Instead they proposed an alternative: If Arnold, with the voice’s help, could identify eight of 10 face-down playing cards correctly — a feat whose odds the group has given roughly one in 80,000 odds of occurring by chance — they would invite him out to Los Angeles for an in-person test of his abilities and the chance to win $250,000.
While waiting for Arnold to dial in, his reviewers watched a short film Arnold posted online, a collection of staticky audio clips subtitled with the messages he perceives in the noise.
To Arnold, the words in the amplifications were clear. To this listener, at least, the words aren’t intelligible. When I listened to the clips in his homemade documentary, Subterranean Seance, with the laptop turned away so I couldn’t see Arnold’s captions, they sounded indistinct, similar to the noise of palm smacking the top of a live microphone.
The challenge is a quirky and quixotic mission for all parties involved. While Americans are roughly split on the question of whether ghosts or spirits exist, only a vanishingly small number of them believe they have the power to communicate with them directly — or are willing to give up a Sunday to investigate the claims of those who do.
The theater where Arnold’s test was scheduled to take place sits one floor below the offices of the Center for Inquiry Los Angeles. CFI is home to a host of programs and organizations with a humanist or skeptical bent. These include the Richard Dawkins Foundation for Reason and Science, an organization the British evolutionary biologist founded to promote secularism after writing his 2006 book The God Delusion; the 44-year-old Skeptical Inquirer magazine, a bimonthly publication devoted to debunking paranormal and pseudoscientific claims; and the Investigations Group, a largely volunteer body that bills itself as the world’s largest paranormal investigations effort. The organization brought in $5.4 million in revenues in 2019, 75% of it from individual donors.
“One hundred percent of the people we’ve tested completely believe in their own ability.”
When the challenge first began, said Jim Underdown, executive director of CFI Los Angeles, they were prepared for an onslaught of applications from people looking to land the prize through some kind of deception: Magicians confident that their skills could stand up to the scrutiny of investigators, or people concocting fraudulent schemes to walk away with the money.
That hasn’t been the case. Applicants come from all over the world and make all kinds of claims, but the one thing they have in common is that every single person appears to genuinely believe they do, in fact, possess abilities that science cannot explain.
“One hundred percent of the people we’ve tested completely believe in their own ability,” Underdown said.
That’s certainly true for Arnold. After his first experiences in 2017, the ringing became more frequent, with Arnold snapping on his trusty voice recorder more and more often. As he played back the audio clips, he began to piece together an understanding of the entity, or entities, communicating with him in this novel way.
They knew his name. They knew the names of his family members. They were not human — he knew this because he asked him once what they were, and they said “otherworldly.”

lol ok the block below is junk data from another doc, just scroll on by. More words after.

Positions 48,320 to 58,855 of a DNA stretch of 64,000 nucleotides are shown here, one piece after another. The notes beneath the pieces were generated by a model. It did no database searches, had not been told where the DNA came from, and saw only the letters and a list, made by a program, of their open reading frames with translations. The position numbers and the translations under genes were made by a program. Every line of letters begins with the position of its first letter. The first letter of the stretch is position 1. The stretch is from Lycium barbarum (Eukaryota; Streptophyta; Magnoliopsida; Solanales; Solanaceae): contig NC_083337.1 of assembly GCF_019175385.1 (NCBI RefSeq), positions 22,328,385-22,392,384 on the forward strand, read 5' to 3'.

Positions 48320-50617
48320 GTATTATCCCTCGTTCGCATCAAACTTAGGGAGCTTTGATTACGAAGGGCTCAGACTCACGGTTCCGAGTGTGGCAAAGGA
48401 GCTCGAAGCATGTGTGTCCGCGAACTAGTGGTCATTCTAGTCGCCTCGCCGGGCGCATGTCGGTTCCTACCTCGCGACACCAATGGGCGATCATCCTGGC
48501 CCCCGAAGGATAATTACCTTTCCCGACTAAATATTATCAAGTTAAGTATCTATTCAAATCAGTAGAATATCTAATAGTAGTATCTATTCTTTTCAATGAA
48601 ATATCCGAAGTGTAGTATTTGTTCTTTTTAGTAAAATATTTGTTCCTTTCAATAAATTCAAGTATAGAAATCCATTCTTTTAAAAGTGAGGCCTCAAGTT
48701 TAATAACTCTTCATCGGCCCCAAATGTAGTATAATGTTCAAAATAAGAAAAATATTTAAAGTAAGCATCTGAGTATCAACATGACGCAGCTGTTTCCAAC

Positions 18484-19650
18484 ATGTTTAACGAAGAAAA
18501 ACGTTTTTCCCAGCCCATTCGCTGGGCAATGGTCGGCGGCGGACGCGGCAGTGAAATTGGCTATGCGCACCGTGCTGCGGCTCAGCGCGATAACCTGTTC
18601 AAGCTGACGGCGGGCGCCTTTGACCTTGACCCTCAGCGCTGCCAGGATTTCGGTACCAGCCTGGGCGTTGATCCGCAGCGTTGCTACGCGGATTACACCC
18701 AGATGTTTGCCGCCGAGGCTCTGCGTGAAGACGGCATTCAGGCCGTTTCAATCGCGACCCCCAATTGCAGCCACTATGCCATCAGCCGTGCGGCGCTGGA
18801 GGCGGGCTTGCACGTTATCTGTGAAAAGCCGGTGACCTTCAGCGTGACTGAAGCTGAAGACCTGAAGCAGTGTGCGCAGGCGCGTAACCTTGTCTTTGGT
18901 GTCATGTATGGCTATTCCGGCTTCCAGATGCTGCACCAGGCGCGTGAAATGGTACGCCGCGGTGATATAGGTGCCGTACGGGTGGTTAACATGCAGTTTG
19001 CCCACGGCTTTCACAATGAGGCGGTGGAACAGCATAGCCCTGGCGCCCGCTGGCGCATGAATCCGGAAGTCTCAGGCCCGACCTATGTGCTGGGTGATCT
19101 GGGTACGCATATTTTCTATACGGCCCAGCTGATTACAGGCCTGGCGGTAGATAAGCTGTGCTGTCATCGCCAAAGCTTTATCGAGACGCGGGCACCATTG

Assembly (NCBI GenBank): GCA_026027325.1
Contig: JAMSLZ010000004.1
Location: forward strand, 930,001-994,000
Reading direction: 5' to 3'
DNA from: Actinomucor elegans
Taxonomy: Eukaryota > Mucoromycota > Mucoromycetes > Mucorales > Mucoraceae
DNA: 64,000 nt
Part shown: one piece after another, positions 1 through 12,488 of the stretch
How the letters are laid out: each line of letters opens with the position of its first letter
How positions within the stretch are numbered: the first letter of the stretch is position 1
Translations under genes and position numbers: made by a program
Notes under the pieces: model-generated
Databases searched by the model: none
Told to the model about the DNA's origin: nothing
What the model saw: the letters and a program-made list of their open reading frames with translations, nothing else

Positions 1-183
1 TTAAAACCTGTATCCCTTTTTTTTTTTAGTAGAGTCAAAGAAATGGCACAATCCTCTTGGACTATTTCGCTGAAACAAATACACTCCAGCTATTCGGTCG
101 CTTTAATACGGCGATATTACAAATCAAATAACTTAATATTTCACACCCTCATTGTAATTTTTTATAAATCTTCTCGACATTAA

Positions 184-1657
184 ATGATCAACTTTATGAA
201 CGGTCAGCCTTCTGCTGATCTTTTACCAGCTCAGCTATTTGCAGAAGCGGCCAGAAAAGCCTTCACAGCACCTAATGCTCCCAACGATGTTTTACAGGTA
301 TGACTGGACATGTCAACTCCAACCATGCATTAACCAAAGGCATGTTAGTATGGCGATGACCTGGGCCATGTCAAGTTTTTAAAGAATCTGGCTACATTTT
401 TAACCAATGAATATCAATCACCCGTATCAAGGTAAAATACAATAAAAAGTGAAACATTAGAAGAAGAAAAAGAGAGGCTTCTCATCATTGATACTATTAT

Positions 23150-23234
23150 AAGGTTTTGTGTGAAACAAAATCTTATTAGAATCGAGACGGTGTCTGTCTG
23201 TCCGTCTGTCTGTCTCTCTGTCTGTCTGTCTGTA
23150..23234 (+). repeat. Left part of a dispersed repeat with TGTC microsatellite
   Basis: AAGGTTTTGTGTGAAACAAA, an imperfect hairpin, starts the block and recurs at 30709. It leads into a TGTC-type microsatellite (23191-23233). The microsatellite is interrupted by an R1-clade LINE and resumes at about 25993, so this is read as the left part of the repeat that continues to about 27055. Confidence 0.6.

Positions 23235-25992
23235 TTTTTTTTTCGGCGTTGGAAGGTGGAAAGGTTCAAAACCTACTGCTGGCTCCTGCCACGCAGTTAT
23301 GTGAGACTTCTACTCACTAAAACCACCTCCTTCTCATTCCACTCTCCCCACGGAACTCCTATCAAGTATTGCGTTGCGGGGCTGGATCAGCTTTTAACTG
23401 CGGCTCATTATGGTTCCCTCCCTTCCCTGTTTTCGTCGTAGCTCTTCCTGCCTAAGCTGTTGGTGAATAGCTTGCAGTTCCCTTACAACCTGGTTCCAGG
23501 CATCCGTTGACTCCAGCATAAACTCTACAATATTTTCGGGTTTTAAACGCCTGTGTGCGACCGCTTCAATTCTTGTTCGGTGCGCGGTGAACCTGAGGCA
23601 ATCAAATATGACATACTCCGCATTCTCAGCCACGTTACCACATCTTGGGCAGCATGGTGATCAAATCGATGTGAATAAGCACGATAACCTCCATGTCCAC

Arnold is 53 years old, a lifelong resident of southeastern Pennsylvania, and a happily married father of two teenagers. He knows what you’re thinking: He sounds insane. He gets it. There was a time he would have thought the same thing. He was raised in a Christian household and had little interest in the paranormal beyond watching the occasional ghost hunter documentary on cable for entertainment. He has an education and understands auditory pareidolia — the brain’s desire to seek understandable words and sounds in the garble of random noise — and hallucinations, and all the ways the mind can fudge the perception of reality. That’s just not what he believes is happening to him.
He says he has had brain scans, that he’s talked to his family doctor about this, and there’s nothing medically wrong. (OneZero could not independently confirm this.) He compares himself to the titular elephant in the Dr. Suess book Horton Hears A Who about a sensitive elephant whose giant ears pick up the cries of a tiny, endangered civilization — Whoville — that no one else can hear. The other animals in the jungle (especially the sour kangaroo, easily one of the bitchiest characters in American literature) mock and persecute Horton when he tells them about the Whos. They say it’s all in his head. Arnold doesn’t say this part, but the book’s conclusion makes clear that Horton was right all along.
Only a handful of the 100 to 150 applicants to the Paranormal Challenge who contact the center each year actually make it to the testing phase, Underdown said. Many stop responding to emails about the specifics of their talents or won’t agree to any proposed testing criteria. Applicants who show signs of mental illness are gently discouraged from pursuing their claims, though it’s not a disqualifier on its own. Previous applicants that have made it to preliminary testing have claimed they could dim light bulbs with their minds, view people’s organs through their skin, and tell just by looking whether the subject of any photograph is currently alive or dead. One woman flew on her own dime to Los Angeles from Ohio to prove to Underdown that she could make him pee his pants with the power of her mind, only to change her mind and withdraw her application shortly after landing.